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As Clear and Beautiful as Crystal ...,
This review is from: Vespertine (Audio CD)
Whether she liked it or not, "Dancer In The Dark" had cemented Björk’s place in pop culture as a pioneer of the utmost order, as well as leading to the most questionable choice of dress in a singer’s career ever with the infamous “swan” draped over her shoulders. After collecting accolades for both her music and her acting (among them two Golden Globe nominations and another nod for the Best Song Oscar), it would have been assumed by many that Björk would have come out firing on all cylinders with her next LP. Björk’s mind, however, humbled by the success of "Dancer" and a newfound loving relationship with performance artist Matthew Barney, was on a different plane altogether. The result, "Vespertine", could easily be described as the stuff of dreams, featuring soundscapes and melodies unlike any to be found in her career.
The main difference between "Vespertine" and the albums that precede it lies directly in their environmental space. "Debut’s" pop music exemplified the best of early ‘90s UK dance, whilst "Post" saw Björk travelling the world with many an eclectic collaborator, swinging wildly from the urban metropolis to the tropical rainforest. "Homogenic" represented a return to her nativeland with its raw geology and sweeping romanticism, whilst "SelmaSongs" used sounds directly from the film set itself to spark the character of Selma’s musings into songs. "Vespertine" is very different because the environment explored here is Björk herself. Using the advances of Internet glitch-pop much like Radiohead did with "Kid A", Björk concocts epic pieces of music that beguilingly soar into the listener’s consciousness. As strings and choirs cascade around beats that remain little more than indistinct scuttles and scratches, moments are reached that frequently rank as the most beautiful in Björk’s career.
Björk’s classical influence is engaged more than ever here. Briefly touched upon in the "Post" and indulged in far more with "Homogenic", Björk and trusted arrangers Guy Sigsworth and Vince Mendoza (who worked their fabulous wiles on the arrangements for "SelmaSongs" also) supply moments that border on the ethereal, aided substantially by the choice of choirs and Zeena Parkins on a resplendently beautiful harp. Meanwhile, the programming is subtle in the extreme; for the more boisterous songs, bass lines can be discerned, but for the most part the minutiae of the beats themselves (taken from shuffling cards, crushed ice and heavy breathing, amongst others) don’t so much pin the song down rather allow them to breathe and give them texture. And they are all held together by Björk’s luminous vocal, which has really never sounded so assured and graceful.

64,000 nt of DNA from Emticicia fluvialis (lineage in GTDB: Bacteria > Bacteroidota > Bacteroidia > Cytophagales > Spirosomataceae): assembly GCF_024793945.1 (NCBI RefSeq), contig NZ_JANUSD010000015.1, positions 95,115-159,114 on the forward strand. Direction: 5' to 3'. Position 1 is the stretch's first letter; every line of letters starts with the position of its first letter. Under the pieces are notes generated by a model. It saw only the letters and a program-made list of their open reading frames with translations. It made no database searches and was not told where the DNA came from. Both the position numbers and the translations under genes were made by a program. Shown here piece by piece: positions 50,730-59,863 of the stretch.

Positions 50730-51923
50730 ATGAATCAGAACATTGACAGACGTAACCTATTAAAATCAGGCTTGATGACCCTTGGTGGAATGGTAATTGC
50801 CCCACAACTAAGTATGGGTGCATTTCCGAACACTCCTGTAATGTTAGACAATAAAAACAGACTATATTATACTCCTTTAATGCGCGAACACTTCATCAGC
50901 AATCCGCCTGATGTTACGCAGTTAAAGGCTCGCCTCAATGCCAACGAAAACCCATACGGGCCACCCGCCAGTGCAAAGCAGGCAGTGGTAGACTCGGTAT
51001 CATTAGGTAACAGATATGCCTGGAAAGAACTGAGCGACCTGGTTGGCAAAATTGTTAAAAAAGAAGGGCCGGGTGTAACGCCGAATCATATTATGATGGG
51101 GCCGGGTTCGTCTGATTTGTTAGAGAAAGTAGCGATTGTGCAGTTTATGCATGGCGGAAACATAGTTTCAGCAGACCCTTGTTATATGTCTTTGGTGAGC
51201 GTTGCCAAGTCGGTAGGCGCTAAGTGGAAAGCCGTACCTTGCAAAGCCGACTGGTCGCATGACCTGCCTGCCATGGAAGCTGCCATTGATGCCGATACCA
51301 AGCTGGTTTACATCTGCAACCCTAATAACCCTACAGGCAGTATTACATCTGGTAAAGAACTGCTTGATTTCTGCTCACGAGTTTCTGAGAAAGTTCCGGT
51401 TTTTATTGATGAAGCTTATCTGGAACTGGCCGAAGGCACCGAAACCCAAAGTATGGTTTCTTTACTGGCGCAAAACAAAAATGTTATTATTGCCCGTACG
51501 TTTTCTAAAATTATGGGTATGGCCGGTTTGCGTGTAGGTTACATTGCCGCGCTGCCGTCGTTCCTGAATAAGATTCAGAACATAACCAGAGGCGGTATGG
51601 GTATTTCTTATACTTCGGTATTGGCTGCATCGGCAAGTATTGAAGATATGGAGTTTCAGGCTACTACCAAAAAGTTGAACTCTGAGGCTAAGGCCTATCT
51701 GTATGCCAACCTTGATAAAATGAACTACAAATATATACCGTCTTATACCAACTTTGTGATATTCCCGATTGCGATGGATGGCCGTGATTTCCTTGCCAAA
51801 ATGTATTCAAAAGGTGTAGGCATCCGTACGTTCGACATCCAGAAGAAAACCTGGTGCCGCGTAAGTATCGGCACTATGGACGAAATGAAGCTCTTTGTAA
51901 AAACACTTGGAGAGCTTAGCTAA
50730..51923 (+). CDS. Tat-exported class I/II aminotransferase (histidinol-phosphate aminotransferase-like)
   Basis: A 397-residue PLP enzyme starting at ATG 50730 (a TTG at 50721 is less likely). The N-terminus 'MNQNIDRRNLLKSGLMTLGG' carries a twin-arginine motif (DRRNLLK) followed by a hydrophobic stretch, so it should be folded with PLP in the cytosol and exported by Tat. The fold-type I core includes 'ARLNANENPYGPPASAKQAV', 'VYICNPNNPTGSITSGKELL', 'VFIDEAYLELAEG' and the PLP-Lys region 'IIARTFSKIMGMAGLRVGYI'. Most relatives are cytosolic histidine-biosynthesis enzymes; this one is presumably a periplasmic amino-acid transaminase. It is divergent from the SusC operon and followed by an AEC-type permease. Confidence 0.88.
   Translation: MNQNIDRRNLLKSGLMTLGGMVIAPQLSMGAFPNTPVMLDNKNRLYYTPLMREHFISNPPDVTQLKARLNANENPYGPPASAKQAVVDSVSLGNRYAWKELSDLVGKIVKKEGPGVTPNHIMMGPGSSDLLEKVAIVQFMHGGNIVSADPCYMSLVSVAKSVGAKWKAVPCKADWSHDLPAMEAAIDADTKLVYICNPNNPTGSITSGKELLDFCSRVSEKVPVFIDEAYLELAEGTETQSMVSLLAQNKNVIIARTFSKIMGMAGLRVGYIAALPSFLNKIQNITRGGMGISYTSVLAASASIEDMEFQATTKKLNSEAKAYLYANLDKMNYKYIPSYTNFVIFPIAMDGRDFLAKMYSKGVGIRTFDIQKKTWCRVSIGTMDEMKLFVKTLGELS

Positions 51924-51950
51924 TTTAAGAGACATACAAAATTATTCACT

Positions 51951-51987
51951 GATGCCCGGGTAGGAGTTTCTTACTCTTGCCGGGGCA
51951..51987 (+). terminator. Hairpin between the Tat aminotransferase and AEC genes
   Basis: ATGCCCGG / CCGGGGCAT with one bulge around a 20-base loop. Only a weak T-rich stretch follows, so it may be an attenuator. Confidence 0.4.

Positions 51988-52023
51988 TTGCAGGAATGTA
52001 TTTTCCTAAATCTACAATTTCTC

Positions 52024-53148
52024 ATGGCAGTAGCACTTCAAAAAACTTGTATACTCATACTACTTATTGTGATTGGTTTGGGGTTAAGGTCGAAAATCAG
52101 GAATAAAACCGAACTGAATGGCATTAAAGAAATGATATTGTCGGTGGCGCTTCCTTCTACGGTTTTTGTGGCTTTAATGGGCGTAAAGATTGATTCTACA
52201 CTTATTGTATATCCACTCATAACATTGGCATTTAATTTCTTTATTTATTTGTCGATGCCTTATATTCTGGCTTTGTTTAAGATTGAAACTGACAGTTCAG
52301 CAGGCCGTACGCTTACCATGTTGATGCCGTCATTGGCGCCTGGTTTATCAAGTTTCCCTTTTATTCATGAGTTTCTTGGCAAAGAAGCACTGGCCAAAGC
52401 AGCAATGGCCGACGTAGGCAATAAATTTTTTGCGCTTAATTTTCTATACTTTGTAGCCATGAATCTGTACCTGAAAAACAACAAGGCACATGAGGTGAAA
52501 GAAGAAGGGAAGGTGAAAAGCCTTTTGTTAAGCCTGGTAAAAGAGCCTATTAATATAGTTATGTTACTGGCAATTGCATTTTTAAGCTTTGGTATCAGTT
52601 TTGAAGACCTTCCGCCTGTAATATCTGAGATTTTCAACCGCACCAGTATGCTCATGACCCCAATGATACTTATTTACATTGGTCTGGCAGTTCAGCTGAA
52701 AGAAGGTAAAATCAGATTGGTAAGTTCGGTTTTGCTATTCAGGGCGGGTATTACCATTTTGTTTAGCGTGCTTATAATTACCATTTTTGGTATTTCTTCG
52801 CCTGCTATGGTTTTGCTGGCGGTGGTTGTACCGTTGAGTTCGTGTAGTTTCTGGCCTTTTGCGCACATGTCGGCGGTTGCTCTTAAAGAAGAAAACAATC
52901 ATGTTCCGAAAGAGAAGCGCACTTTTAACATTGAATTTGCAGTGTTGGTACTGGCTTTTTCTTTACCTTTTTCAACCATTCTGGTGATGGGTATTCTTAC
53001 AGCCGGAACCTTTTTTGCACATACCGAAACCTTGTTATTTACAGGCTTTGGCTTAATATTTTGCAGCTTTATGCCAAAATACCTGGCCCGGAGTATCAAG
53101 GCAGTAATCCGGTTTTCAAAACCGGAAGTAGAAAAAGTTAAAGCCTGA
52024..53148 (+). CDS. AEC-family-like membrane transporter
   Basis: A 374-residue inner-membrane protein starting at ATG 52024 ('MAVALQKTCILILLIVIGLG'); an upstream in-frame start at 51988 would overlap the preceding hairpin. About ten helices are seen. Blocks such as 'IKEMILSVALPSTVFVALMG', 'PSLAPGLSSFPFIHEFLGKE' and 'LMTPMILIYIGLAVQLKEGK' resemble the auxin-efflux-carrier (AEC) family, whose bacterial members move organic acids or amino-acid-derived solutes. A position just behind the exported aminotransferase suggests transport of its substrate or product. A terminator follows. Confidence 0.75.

Another gracenote of "Vespertine’s" is in the thematic strands that hold it together. Whereas "Debut" was sweet and mellow throughout with the odd dance break, "Post" was enjoyably all-over-the-place and "Homogenic" trudged malignantly through its destructive lava field, "Vespertine" manages to cover all aspects of Björk’s new world without repetition or a discernible through line. All of the songs are concerned with love and carnality, from blissful first encounters (“Hidden Place”) to whispered reassurances (“Undo”), from the inner sanctum of sexual harmony (“Cocoon”) to the ambivalent exercising of perfunctory lust (“Harm Of Will”). It is without doubt Björk’s most sexually explicit album, but inversely intimate rather than extrovertly porny and raunchy (the light to "The Teaches Of Peaches’s" dark, if you will). Her lyrics also suggest an evolution in content and character, highlights including “Unison” (an affectionate dig at Lars Von Trier) and “Pagan Poetry” (a celebration of an achingly secret love).
It must also rank as Björk’s most collaborative album, as well as her most referential. Working with the likes of Marius De Vries, Matthew Herbert, Matmos and Zeena Parkins, she also has lyrics from esteemed literary luminaries E.E. Cummings and Sarah Kane, not to mention a typically disturbing piece from filmmaker Harmony Korine. That all of the work coalesces into a whole is testament to Björk’s production skills, herself acting as sole producer on the majority of the songs on offer here. In a touching way, "Vespertine" has Björk come full circle from the sojourn she set out on with "Debut" in 1993 … "Vespertine" has the same amused, benevolent detachment of "Debut", but the knowledge and sage-like tone behind her voice and her soundscapes exhibit a maturity and poignancy that nestles the listener inside a glacial paradise. It’s like listening to iceberg’s melting away with love and warmth on a clear day and surely one of the most beautiful albums ever made. A shocking superlative, I know, but it really is that gorgeous …